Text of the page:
“The state of Nevada would disagree, sweetheart.”
She could almost see that sexy grin, those sparkling green eyes. She definitely remembered what they did to her. She’d been chocolate under the heat of his sun. “I am not your sweetheart.” She reached for a notepad. Who to call? Certainly no one in the firm. Though they were all professional and talented, people talked. She couldn’t let it get back to her family or… Oh, God. Stewart. “I’ll file for divorce in the morning.”
“Um, about that.”
She didn’t have the patience to wait out the pause. “What?”
“I was wondering if we could delay that a bit.”
A pain in her hand alerted her to the death grip she’d taken on the phone. She was suddenly glad she’d skipped lunch. “Delay? Why?”
“I need a favor.”
“Well you’re out of luck. I’m fresh out of favors.”
“Lily, please listen.”
His voice had lowered to almost pleading. Something in her heart softened. What’s wrong with me? I don’t owe this man anything! He’s a stranger. “You call me out of the blue to tell me we’re still married and now you need a favor?” It came out a little more acerbic than she’d meant.
His chuckle sounded nervous. “I guess that pretty much sums it up. You’re not married or anything, are you?”
Lily closed her eyes. “No. I’m not.”
“Well.” He cleared his throat. “Except to me.”
“Not for long. Thank you for letting me know about the clerical error. I’ll handle it from my end. Good-bye.” Lily set the phone in its cradle. Quite a feat when she wanted to slam it down. She stood and walked toward the window, leaned against the sill and stared out at the tops of the trees and below them to the expanse of grass. Interns didn’t usually merit an office with a window, let alone a window facing the courtyard. It was one of the benefits of almost being engaged to her boss’s son.
Ah, Stewart. He wouldn’t mind that she slept with someone in Vegas, though he’d be a bit irritated she hadn’t been smarter about keeping it quiet. But in his eyes, marrying a divorceé was socially unacceptable. No one could ever find out about what happened in Vegas. It had been a mistake, a horrible mistake.
She closed her eyes and the image of waking next to a naked Adonis filled her mind. His long blond hair had spread over perfectly sculpted shoulders, his head cradled by well-muscled arms. A silk sheet covered his lower back to mid-thigh but had only served to tantalize the imagination of her sleep-fogged brain. For a moment, she’d been tempted to explore the promising hills and valleys of his body and then she’d moved to touch him and seen the gaudy fake diamond ring on her left hand.
She still could only remember flashes of their night together; falling into his arms, the silky warmth of his skin next to hers, his lips. She opened her eyes in an attempt to wash out the images that had tinted her fantasies in the three years since. An ache built in her lower abdomen as she remembered the sound of his voice. She couldn’t recall standing in front of a minister and saying I do, but the documents didn’t lie. “Shit.” Caleb Anderson might be a talented artist and sexy as hell, but he wasn’t in her ten-year plan.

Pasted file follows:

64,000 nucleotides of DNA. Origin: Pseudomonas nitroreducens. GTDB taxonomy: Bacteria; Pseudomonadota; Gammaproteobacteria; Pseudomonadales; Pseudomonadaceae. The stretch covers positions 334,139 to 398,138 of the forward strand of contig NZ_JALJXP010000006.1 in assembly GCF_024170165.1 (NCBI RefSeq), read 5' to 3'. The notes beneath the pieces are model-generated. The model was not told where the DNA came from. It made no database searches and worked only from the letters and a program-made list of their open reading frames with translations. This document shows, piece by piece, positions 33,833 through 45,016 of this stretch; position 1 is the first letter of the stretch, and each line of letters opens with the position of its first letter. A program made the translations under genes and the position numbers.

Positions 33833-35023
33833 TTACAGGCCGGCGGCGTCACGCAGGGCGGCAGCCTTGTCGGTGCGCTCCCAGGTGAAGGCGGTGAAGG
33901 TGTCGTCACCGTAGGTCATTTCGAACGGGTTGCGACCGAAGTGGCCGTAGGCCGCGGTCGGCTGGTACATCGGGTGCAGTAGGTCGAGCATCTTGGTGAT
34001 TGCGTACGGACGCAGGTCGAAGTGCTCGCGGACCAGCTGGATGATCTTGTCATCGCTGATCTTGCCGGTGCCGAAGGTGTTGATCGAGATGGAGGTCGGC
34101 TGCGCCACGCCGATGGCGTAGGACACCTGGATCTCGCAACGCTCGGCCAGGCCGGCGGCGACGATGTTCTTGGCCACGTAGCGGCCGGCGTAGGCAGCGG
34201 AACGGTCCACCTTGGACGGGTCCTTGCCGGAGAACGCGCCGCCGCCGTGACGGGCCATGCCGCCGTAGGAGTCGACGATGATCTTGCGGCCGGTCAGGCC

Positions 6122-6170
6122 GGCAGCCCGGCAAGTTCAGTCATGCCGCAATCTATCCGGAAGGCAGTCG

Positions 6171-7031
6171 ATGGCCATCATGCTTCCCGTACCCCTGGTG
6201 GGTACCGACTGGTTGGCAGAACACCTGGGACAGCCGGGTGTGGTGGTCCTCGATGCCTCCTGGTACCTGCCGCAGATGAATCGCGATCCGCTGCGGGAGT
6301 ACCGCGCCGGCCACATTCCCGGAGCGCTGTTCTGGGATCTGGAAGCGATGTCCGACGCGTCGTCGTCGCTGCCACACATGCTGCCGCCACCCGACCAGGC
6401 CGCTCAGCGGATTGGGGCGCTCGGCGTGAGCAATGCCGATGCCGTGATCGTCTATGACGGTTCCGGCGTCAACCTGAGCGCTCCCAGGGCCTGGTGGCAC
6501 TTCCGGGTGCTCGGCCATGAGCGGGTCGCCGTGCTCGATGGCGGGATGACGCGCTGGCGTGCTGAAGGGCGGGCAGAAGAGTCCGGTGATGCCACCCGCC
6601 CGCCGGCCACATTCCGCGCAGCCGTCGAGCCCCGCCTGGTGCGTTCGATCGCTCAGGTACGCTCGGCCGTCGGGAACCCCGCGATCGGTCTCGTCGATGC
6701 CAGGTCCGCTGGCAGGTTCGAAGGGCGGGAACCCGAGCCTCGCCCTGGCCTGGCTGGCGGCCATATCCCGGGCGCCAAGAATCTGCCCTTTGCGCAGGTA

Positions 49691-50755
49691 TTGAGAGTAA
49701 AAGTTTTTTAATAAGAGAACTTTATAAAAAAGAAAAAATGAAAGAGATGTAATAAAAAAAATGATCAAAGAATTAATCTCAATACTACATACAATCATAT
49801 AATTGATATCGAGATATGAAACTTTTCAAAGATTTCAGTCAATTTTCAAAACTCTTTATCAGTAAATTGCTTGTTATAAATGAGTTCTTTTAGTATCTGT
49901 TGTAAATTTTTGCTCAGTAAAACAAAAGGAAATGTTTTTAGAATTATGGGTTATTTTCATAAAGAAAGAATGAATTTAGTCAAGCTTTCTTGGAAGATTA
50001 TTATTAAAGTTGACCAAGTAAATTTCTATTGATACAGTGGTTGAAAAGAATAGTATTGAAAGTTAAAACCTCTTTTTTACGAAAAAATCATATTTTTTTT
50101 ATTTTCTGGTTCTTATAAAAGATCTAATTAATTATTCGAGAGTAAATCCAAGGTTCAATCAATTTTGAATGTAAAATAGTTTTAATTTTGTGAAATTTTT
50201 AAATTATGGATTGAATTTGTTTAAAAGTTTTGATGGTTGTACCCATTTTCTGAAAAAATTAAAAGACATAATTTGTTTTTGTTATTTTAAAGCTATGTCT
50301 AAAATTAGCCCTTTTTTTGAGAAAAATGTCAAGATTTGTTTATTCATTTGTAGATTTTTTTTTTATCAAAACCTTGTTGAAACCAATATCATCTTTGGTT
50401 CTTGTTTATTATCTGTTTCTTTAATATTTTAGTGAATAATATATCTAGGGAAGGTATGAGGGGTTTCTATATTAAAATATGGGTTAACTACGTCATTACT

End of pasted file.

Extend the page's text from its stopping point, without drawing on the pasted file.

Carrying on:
Behind her, the phone rang again and she sighed, turned and picked it up. “Macpherson.”
“Lily, please, listen,” Caleb asked.
“You have three minutes.”
“It’s… Damn it, Lily. It’s a long story.”
“Three minutes,” she repeated. The sound of Caleb’s sigh into her ear sent shivers down her body.
“I need you to…come out here for a few days.”
Her jaw dropped open.
After a long pause, Caleb cleared his throat. “Are you still there?”
“Is this a joke?”
“No. It’s not. If you’ll let—”
“No. Absolutely not. You’re crazy.”
“Please. I know it’s inconvenient—”
“Inconvenient? That’s an understatement. Why would I fly across the country?”
“Because it could make a permanent difference in my career, in my life. Listen, it’s complicated but…” he paused and his voice thickened. “My patroness did a background check, she found out I was married. I panicked. She wants to meet you.” The words came out in a rush.
“I appreciate your position, but…” Lily hesitated. She could vividly remember the passion with which he described his art. It had been one of the many things that had kept her by the bar ordering drink after drink until her memory faded to black.
“I’ll pay for your air fare and—”
“It’s not that.”
“Then what? Lily, I need your help. Please. It’s my one big chance. It would only be for a couple of days.”
A couple of days. That’s what got her into this mess in the first place, but something inside of her softened further. She did have some vacation time coming and she’d heard San Francisco was beautiful in the summer. Holy heaven, I’m considering it.
She had to admit, part of her hesitation was the memory of his skin on hers and the fear she’d tumble back into bed with him in a heartbeat. She’d done it in her fantasies enough times. Would that be so bad?
No, it would be so good. That was the problem. She took a deep breath. “I’ll think about it, Caleb.”
She hung up the phone, buried her face in her hands, and then grimaced. “I’ve just had my first argument with my husband.”
TODAY's Blog Tour Itinerary
Wednesday, February 9th - Blog Topic - Where Creative Ideas Come From
--Meet author Amy Corwin at http://www.blogger.com/www.lillygayleromance.blogspot.com